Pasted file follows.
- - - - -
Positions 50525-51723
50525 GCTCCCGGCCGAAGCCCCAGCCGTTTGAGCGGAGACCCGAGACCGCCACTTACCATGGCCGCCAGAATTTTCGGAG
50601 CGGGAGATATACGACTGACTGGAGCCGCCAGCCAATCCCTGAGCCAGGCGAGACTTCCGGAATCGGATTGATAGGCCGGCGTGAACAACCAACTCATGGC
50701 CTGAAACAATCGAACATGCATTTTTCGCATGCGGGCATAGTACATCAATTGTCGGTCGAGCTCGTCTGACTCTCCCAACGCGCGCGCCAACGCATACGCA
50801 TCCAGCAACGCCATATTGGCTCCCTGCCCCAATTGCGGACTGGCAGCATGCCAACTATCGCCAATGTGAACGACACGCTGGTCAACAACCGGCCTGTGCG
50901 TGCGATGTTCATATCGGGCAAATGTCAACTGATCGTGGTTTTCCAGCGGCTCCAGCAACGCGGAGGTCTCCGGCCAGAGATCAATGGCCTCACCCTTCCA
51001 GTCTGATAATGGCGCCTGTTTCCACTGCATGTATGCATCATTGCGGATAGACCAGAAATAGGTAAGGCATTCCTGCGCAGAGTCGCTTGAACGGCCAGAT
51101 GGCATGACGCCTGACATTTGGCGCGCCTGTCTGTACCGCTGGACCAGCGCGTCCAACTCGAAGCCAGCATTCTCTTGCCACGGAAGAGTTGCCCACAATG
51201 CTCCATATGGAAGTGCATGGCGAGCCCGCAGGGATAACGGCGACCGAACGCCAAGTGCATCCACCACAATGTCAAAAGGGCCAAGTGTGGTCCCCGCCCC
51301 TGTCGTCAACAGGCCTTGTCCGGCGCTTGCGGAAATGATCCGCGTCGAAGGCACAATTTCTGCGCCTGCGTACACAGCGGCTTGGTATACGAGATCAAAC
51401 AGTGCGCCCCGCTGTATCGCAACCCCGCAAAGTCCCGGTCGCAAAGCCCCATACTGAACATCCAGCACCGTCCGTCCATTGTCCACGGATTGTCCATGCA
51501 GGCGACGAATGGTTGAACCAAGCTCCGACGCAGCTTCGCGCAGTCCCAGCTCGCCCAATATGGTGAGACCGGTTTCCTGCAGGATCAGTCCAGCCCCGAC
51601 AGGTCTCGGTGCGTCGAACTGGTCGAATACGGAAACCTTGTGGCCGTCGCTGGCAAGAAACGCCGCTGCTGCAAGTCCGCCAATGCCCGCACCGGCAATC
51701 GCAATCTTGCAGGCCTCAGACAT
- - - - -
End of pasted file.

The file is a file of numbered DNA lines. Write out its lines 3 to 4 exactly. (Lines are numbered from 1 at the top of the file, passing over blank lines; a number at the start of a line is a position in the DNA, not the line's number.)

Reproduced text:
50601 CGGGAGATATACGACTGACTGGAGCCGCCAGCCAATCCCTGAGCCAGGCGAGACTTCCGGAATCGGATTGATAGGCCGGCGTGAACAACCAACTCATGGC
50701 CTGAAACAATCGAACATGCATTTTTCGCATGCGGGCATAGTACATCAATTGTCGGTCGAGCTCGTCTGACTCTCCCAACGCGCGCGCCAACGCATACGCA